Authors: Tracy L. Higley
How many they are. And how lost.
His heart swelled with the unexpected emotion. He had thought the actions of the church here this night would be about conquering, about showing the might and power of the One God, greater than any demon-gods the queen could conjure. Instead, he felt a deep and soul-wrenching desire to show the glorious love of Christ to each of those lost in darkness.
Was this how Jesus felt when He had looked on Jerusalem and wept?
And with the emotion came something else, even deeper, like a vibration in the core of his being, words to speak that were not of himself and yet were true. A
that rose and burst from his lips as though he had prepared the words in advance.
“In the last days the mountain of God’s temple will be established. It will be chief among the mountains. It will be raised above the hills, and the nations will stream to it. Many nations will come and say, ‘Come, we will go up to the mountain of the Lord, to the house of the God of Jacob. He will teach us His ways, so that we may walk in His paths.’ ”
The believers were not the only ones to hear, not the only ones to turn their faces and listen, wide-eyed, as this man, neither priest nor Petran, spoke as one with authority.
The words poured from Julian like a mighty flow that could not, would not, be held back. He heard himself speak but also heard and saw everything around him. The white eyes of all those who listened, the orange-yellow of the flaming torches set into the ground, and the black smoke that rose from each into a purple-dark sky.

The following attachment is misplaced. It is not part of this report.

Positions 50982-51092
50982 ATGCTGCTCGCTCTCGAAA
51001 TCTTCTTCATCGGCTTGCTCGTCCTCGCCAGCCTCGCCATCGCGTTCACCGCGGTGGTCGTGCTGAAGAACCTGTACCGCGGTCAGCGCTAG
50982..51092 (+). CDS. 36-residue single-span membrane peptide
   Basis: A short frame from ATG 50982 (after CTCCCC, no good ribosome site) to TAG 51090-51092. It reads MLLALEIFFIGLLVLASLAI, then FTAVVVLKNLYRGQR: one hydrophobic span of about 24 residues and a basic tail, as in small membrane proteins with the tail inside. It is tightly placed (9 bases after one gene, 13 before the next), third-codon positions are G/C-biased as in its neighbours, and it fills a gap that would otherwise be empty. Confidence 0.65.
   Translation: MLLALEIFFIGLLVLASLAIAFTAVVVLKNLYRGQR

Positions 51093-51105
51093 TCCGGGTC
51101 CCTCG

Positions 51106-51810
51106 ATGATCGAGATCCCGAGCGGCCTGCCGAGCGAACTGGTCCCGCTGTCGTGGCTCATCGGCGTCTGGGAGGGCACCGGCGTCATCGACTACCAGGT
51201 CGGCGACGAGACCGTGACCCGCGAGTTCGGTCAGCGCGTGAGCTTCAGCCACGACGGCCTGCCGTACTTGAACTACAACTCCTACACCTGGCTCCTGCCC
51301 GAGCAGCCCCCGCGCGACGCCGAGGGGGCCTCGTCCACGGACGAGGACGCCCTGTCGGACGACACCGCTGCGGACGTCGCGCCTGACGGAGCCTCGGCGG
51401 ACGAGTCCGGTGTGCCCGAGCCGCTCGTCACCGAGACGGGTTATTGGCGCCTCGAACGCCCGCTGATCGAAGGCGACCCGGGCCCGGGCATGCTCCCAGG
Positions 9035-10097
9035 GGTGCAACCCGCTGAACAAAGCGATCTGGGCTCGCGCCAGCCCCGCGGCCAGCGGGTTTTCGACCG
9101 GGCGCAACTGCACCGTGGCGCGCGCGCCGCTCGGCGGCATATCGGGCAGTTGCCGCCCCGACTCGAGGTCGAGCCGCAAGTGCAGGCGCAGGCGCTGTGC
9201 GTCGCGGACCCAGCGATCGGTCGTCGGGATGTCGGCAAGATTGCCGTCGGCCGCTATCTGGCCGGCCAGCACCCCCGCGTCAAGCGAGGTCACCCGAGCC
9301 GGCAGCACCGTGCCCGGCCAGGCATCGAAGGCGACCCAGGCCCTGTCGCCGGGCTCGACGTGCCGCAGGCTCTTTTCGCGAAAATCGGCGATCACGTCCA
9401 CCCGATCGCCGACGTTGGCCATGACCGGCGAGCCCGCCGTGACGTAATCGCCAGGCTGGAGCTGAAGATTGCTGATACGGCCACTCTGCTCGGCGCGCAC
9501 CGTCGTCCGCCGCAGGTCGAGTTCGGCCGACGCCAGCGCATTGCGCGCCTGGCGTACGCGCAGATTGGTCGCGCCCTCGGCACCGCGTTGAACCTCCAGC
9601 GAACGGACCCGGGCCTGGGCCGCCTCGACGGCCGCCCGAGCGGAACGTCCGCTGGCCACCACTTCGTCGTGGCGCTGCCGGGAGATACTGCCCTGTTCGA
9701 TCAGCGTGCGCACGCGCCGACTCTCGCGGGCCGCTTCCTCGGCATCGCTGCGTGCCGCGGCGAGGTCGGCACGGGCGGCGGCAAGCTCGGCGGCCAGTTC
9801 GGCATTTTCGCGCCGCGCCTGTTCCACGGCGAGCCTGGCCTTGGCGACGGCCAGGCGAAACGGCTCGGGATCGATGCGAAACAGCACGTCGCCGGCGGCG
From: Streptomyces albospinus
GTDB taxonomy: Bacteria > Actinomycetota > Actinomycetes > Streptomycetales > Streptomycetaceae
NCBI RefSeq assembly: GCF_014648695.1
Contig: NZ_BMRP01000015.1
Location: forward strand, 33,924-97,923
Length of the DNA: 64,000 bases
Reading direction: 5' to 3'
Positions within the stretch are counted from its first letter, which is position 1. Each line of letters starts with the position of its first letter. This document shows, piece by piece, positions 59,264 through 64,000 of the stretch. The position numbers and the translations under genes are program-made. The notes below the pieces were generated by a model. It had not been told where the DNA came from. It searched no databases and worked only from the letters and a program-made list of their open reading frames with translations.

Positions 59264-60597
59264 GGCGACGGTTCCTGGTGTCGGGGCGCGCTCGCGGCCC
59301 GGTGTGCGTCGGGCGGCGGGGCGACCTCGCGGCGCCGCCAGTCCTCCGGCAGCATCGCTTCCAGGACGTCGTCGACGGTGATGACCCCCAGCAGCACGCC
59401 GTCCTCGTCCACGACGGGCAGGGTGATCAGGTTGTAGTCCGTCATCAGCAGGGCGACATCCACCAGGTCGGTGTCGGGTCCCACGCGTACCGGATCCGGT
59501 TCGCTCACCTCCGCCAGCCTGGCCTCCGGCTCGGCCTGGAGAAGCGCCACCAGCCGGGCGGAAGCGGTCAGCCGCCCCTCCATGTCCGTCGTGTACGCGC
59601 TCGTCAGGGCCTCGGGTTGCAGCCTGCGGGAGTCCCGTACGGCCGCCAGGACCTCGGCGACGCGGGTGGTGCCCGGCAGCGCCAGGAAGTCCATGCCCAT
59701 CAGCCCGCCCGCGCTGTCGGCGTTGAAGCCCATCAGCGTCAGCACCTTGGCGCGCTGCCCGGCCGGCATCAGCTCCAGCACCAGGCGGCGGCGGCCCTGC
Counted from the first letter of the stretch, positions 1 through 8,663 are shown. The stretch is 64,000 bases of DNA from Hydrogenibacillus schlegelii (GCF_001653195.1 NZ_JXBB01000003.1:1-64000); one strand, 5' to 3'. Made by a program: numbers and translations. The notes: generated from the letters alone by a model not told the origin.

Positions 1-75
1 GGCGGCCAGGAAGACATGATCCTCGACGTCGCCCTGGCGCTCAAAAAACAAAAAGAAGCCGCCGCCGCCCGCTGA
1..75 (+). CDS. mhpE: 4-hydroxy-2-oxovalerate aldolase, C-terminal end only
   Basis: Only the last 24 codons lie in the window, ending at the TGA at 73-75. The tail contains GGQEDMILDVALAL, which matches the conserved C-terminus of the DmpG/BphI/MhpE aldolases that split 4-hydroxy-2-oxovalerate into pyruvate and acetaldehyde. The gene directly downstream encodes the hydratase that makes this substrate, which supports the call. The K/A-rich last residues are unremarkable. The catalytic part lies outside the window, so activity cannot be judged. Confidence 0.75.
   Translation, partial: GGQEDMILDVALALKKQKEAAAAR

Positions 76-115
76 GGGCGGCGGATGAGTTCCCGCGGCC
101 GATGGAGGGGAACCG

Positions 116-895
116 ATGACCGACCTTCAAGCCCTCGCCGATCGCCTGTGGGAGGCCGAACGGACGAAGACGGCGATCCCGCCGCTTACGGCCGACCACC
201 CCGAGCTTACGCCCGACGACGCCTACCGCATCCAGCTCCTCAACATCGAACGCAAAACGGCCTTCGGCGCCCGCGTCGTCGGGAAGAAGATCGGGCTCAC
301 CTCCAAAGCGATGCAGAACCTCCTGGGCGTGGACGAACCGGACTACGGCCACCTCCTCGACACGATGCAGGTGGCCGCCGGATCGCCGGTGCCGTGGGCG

Around them, the red rocks became dark shapes, filled with
mystery and portent, and the wind rose and howled through cracks in the rocks. It tore at his tunic and whipped it around his legs.
The wind pushed at him, gusts so hot they seemed borne from the fires of Hades. He tried to anchor his feet to the rock where he stood but staggered. Hands braced him from behind as he continued. The gnarled hands of Malik.
Something had changed on the plateau. When they had arrived it had been a gathering of the citizens of Petra. No longer. They had been joined by a legion of unseen dark powers. He felt it in his soul and saw it on the faces of the believers.
“Our struggle is not against flesh and blood,” he called out to them, “but against the rulers, against the authorities, against the powers of this dark world, and against the spiritual forces of evil in the heavenly realms!”
He looked to Talya, to Nahor and Niv, Tabatha and Hozai, and prayed for the power of God to flow into them. “Put on the whole armor of God, my friends. So that you can take your stand against the deceit of the evil one.”
The truth seeped into their faces, but as it did, there came a clear separation, one Julian could see as if each person on the plateau were visibly marked. Their circle tightened, a circle of joyful confidence, and all around, a chaos beat against it with poisonous wings.
The believers joined hands, all prompted by the Spirit at once, and stepped forward until Julian stood in their center, with Malik still holding him steady.